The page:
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Keep going

Scott Miker

From time to time, all of us feel stuck.  We feel that we are exhausting everything to reach a goal and feel the results have plateaued. 

I find myself here all the time.  It feels discouraging and tiring.  But I’ve also learned that these times are crucial on the improvement journey.

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Systems thinking and sacrifice

Scott Miker

In order to reach a goal, we have to be willing to sacrifice.  This might be to sacrifice our urges to go out with friends when we know we should be studying for a test.  It might be to sacrifice time with our family to build our career.

It could be that we sacrifice our bodies to play a contact sport such as hockey or football.  It could be that we sacrifice our financial security to pursue a new business venture.  It could be that we sacrifice a leisurely lifestyle for a hard-working one.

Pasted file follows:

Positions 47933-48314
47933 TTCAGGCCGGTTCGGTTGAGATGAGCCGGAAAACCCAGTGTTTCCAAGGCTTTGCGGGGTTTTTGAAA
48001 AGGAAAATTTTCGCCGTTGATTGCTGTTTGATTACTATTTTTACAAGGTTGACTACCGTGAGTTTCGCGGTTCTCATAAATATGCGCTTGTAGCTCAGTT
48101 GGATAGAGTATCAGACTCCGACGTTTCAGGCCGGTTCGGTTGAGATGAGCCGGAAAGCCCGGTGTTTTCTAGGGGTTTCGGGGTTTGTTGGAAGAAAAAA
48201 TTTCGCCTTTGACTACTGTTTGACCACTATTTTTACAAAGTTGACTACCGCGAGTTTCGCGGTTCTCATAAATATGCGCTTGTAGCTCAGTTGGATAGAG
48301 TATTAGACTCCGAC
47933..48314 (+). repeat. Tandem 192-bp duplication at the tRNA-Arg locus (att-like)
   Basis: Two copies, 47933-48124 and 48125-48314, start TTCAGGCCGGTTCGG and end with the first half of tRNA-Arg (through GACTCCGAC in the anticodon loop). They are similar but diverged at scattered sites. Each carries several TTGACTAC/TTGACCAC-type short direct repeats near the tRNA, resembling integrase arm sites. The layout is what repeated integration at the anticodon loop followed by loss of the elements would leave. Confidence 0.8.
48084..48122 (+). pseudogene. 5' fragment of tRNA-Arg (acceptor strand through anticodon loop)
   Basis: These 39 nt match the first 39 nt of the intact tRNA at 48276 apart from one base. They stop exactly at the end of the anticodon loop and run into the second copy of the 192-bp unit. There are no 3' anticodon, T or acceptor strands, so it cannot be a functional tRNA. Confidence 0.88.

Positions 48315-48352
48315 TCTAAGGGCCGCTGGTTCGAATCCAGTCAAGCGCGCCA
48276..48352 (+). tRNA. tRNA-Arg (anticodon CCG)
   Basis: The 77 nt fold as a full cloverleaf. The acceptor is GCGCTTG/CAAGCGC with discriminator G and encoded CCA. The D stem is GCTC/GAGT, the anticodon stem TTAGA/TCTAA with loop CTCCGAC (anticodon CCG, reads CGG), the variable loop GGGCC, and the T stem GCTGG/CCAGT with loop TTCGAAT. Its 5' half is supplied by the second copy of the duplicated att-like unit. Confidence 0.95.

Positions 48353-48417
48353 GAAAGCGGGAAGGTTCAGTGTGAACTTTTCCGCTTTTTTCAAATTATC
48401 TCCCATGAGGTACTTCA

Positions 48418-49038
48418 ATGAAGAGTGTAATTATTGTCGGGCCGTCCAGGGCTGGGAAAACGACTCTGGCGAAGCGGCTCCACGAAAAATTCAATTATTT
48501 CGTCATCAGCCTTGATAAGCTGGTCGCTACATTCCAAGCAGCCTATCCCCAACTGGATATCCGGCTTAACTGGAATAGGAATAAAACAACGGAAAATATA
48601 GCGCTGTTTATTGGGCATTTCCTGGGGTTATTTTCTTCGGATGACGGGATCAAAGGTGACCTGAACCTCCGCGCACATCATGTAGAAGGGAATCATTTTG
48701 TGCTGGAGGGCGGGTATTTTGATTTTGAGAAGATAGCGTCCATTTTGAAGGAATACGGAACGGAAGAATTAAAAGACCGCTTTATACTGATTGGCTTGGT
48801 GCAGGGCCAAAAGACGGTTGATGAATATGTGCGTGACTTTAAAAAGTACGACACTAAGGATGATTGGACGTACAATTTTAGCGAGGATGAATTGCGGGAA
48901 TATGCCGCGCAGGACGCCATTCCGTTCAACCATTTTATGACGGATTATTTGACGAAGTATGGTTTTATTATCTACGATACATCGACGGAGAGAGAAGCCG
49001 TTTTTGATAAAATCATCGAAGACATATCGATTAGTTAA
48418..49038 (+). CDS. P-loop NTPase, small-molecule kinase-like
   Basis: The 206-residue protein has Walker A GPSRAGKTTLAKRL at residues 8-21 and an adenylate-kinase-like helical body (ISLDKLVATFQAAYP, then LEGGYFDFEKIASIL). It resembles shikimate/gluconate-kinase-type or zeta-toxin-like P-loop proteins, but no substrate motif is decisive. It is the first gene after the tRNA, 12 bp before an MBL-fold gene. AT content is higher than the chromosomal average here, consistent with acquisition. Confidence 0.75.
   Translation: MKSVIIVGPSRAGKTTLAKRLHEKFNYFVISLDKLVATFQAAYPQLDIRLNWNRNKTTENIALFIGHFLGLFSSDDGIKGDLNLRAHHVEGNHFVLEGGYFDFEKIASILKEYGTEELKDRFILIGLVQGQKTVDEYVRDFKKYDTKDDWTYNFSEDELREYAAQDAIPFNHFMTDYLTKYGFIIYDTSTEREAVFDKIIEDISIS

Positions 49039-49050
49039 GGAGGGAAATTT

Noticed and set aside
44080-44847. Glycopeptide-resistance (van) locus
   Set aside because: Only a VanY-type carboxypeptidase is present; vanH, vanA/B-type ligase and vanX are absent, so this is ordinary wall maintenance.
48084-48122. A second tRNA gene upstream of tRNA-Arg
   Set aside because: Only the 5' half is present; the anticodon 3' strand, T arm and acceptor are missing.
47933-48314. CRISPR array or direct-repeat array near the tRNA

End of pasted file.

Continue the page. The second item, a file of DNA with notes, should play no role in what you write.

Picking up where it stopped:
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It is up to you to find happiness

Scott Miker

I’m currently reading a great book called Small Giants, Companies That Choose to Be Great Instead of Big by Bo Burlingham.  The book talks about companies that chose to stay small rather than become large businesses.

The author is constantly arguing that most people assume business success is the same as growth.  Most people assume that bigger is better.  But just as the systems and habits approach to improvement is focused on small steps, there is benefit to keeping a business small and it could prove to be part of a great success plan.

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Growing more and more powerful systems and habits

Scott Miker

Using the systems and habits approach to improvement, we rely on recurring behaviors to change the course of our lives.  We establish new structure, new routines, new patterns, and new systems to guide in the direction that we want to go.

Because the focus is much less on short-term success and more geared towards leveraging time in a way that provides benefit in the long term, we will start to see the small changes we make today grow into powerful new habits in the future.